Wednesday, 02 August 2023

Contact: Caroline Licata

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(330) 643-8472

Property values in Summit County are set to rise by historic amounts next year after the Ohio Department of Taxation ordered a 34% increase countywide. This is not unique to Summit County, as the Department of Taxation has ordered counties across the state to increase values as much as 43%. It is important to note that the state of Ohio, through the tax commissioner, has the complete authority to accept or deny a county’s submitted abstract of real property value.

Thankfully, the state accepted Summit County’s proposed value abstract with a lower countywide average increase of 31.4%. Updated valuations are being mailed to property owners beginning this week.

Per Ohio law, the county auditor or fiscal officer is tasked with setting the market value of properties every six years, which was done in 2020 for Summit County, with an update every three years. The sexennial reappraisal is more comprehensive, while the triennial update relies entirely on home sales data.

My office determines the appraised market value of properties. The homeowner will pay property taxes on the assessed value, which is 35% of the appraised value. Property taxes are calculated based on unvoted (inside levies) and voted levies (fixed sum, fixed-rate levies), which are approved by voters to generate a specific amount of money.

Prior to 2020, the state permitted counties to use sales data from the three previous years. In 2020, and again in 2023, the state instructed counties to consider only sales data from the year immediately preceding the tax lien date. By requiring one year only, my office was authorized to use approximately 6,400 sales throughout the county as opposed to three years of sales or approximately 20,100 transactions.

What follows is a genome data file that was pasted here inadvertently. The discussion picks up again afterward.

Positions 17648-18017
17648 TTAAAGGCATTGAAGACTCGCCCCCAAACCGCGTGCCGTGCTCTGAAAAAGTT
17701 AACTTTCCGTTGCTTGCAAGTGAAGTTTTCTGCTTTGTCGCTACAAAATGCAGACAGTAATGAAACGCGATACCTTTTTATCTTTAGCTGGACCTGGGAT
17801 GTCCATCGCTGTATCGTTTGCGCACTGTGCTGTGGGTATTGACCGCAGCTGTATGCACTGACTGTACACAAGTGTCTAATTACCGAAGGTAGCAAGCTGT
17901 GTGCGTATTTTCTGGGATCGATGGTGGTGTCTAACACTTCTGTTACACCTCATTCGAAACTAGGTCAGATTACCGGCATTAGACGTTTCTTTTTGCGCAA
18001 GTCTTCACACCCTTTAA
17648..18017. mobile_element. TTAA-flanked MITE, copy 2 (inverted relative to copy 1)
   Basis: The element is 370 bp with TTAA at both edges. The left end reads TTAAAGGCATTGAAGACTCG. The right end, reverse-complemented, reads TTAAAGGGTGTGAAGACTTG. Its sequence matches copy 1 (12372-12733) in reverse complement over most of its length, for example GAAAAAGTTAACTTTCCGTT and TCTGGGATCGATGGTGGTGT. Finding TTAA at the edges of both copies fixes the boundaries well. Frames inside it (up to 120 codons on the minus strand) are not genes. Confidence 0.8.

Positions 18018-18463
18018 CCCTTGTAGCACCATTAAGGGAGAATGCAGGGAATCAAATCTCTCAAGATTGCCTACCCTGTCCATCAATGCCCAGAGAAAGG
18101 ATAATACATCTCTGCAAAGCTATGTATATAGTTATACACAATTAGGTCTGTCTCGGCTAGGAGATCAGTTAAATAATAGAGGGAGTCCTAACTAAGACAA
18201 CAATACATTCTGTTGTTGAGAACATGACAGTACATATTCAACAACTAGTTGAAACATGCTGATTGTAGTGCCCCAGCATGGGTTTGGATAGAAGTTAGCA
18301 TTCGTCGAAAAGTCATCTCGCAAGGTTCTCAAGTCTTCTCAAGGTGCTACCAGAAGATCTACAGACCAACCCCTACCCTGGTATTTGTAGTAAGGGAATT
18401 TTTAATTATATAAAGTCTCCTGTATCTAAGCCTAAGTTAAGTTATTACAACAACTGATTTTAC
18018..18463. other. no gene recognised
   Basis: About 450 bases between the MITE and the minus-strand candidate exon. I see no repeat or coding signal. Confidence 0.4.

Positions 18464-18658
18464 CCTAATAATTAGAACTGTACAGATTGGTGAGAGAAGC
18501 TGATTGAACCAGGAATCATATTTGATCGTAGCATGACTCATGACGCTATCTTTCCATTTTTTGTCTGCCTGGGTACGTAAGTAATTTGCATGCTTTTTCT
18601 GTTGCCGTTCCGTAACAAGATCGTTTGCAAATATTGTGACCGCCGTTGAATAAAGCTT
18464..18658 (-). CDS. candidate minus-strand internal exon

Please recognize that by law, my office sets your property’s market value. My office does not determine the amount of property taxes to be assessed. Voted and unvoted levies, coupled with effective tax rates and reduction factors applied by the state will determine the actual amount of property tax. My office anticipates receiving effective tax rates from the state in late December.

In 1976, legislators passed House Bill 920, which was designed to keep tax revenues stable when property values increase or decrease by adjusting levies. As a result, property taxes do not increase proportionately when values increase. I understand the potential financial impact this triennial update may have on our community. My office will be hosting informational meetings throughout the county to address concerns regarding your new valuation. I strongly encourage property owners to schedule an appointment with one of my appraisers, either virtually, by phone, or in person at one of the public outreach meetings. Meetings can be scheduled by visiting my website or calling 330-643-2710. After meeting with a staff appraiser, If you are not in agreement with your new value, homeowners can file a complaint with the Summit County Board of Revision.

When a complaint is filed, the Board of Revision will hold a hearing, consider all testimony or evidence provided, and issue a decision on whether an adjustment should be made to the property valuation. The strongest types of evidence to support a value change are a private appraisal, evidence of property damage and or condition, comparable sales or a final purchase agreement.

Property owners who wish to dispute their 2023 property value may file a complaint form with the Board of Revision beginning Jan. 1 through March 31.

Kristen M. Scalise is the Summit County Fiscal Officer, an elected role in county government.